Estimating aquifer recharge in Mission River watershed, Texas: Model development and calibration using genetic algorithms

V. Uddameri, M. Kuchanur

Research output: Contribution to journalArticlepeer-review

13 Scopus citations


Soil moisture balance studies provide a convenient approach to estimate aquifer recharge when only limited site-specific data are available. A monthly mass-balance approach has been utilized in this study to estimate recharge in a small watershed in the coastal bend of South Texas. The developed lumped parameter model employs four adjustable parameters to calibrate model predicted stream runoff to observations at a gaging station. A new procedure was developed to correctly capture the intermittent nature of rainfall. The total monthly rainfall was assigned to a single-equivalent storm whose duration was obtained via calibration. A total of four calibrations were carried out using an evolutionary computing technique called genetic algorithms as well as the conventional gradient descent (GD) technique. Ordinary least squares and the heteroscedastic maximum likelihood error (HMLE) based objective functions were evaluated as part of this study as well. While the genetic algorithm based calibrations were relatively better in capturing the peak runoff events, the GD based calibration did slightly better in capturing the low flow events. Treating the Box-Cox exponent in the HMLE function as a calibration parameter did not yield better estimates and the study corroborates the suggestion made in the literature of fixing this exponent at 0.3. The model outputs were compared against available information and results indicate that the developed modeling approach provides a conservative estimate of recharge.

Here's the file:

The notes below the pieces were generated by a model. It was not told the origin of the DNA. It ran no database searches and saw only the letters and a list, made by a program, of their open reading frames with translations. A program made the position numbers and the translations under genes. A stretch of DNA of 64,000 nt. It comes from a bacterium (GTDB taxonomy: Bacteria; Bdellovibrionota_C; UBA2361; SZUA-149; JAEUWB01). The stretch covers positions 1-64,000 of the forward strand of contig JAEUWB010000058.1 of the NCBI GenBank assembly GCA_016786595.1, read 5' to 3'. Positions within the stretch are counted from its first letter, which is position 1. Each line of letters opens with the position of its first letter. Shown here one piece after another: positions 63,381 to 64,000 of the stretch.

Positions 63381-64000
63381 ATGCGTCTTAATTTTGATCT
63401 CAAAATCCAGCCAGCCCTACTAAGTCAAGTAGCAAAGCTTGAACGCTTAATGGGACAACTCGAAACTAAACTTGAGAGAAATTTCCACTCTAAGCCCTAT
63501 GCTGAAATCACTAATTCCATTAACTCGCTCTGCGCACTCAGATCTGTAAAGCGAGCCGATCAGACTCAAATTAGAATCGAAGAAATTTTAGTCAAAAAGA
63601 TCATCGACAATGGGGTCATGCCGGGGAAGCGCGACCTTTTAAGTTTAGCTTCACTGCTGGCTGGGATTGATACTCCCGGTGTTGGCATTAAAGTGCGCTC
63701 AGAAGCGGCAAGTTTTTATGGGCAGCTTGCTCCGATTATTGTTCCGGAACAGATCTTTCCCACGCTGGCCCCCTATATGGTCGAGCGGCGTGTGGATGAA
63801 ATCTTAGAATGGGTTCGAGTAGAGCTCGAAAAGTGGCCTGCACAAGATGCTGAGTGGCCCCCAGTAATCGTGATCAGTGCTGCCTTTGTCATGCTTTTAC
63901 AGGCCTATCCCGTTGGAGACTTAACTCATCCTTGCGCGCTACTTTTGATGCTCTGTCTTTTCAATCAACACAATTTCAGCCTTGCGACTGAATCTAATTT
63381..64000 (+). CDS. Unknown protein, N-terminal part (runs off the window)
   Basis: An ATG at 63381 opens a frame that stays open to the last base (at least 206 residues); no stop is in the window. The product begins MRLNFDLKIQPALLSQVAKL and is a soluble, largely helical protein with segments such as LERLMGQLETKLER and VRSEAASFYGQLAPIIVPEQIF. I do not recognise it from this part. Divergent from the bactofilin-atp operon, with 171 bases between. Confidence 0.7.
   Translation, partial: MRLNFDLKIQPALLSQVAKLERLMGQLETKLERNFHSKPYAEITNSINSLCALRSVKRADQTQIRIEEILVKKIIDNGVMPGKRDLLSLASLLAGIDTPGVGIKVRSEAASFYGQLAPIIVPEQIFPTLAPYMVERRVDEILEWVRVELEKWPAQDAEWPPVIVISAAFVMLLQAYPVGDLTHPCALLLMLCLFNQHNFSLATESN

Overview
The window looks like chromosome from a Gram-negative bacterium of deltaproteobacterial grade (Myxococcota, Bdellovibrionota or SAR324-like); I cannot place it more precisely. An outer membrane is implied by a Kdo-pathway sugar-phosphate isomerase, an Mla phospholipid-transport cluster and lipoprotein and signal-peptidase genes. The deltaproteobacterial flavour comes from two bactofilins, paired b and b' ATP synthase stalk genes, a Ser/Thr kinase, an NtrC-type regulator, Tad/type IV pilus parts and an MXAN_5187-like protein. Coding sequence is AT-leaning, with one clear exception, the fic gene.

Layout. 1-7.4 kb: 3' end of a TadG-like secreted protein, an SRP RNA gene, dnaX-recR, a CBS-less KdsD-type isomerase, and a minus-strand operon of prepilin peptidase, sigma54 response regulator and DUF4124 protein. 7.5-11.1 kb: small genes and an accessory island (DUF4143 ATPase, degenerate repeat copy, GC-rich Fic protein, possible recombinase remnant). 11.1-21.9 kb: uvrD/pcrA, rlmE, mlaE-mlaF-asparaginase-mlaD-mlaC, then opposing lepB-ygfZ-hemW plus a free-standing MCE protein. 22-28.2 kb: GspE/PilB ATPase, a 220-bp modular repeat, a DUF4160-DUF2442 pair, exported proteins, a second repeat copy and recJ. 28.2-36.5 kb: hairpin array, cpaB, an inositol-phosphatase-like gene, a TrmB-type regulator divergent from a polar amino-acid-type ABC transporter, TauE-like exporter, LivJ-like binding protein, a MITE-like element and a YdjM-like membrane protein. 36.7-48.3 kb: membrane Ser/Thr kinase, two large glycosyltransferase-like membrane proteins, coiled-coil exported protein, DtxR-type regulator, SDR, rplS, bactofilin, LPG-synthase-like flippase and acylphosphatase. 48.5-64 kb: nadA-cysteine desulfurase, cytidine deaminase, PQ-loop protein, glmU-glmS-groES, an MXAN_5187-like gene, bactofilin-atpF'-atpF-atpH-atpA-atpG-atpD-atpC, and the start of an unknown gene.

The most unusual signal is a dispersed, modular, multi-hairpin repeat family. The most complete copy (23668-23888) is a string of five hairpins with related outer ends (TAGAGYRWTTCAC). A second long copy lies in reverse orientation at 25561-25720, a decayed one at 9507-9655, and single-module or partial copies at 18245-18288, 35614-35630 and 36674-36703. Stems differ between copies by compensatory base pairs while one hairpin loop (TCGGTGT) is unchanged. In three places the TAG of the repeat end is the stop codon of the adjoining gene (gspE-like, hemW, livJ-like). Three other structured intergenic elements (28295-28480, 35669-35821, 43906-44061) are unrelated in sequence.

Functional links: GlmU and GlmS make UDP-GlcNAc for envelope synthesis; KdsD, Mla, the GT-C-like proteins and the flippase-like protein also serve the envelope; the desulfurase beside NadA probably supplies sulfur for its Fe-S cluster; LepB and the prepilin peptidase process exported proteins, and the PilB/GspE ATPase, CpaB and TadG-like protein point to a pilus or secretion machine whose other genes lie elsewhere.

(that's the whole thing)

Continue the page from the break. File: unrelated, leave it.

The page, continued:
Original languageEnglish
Pages (from-to)897-910
Number of pages14
JournalEnvironmental Geology
Issue number6
StatePublished - Jan 2007


  • Aquifer recharge
  • Soil moisture
  • Texas
  • USA
  • Vadose zone
  • Water balance


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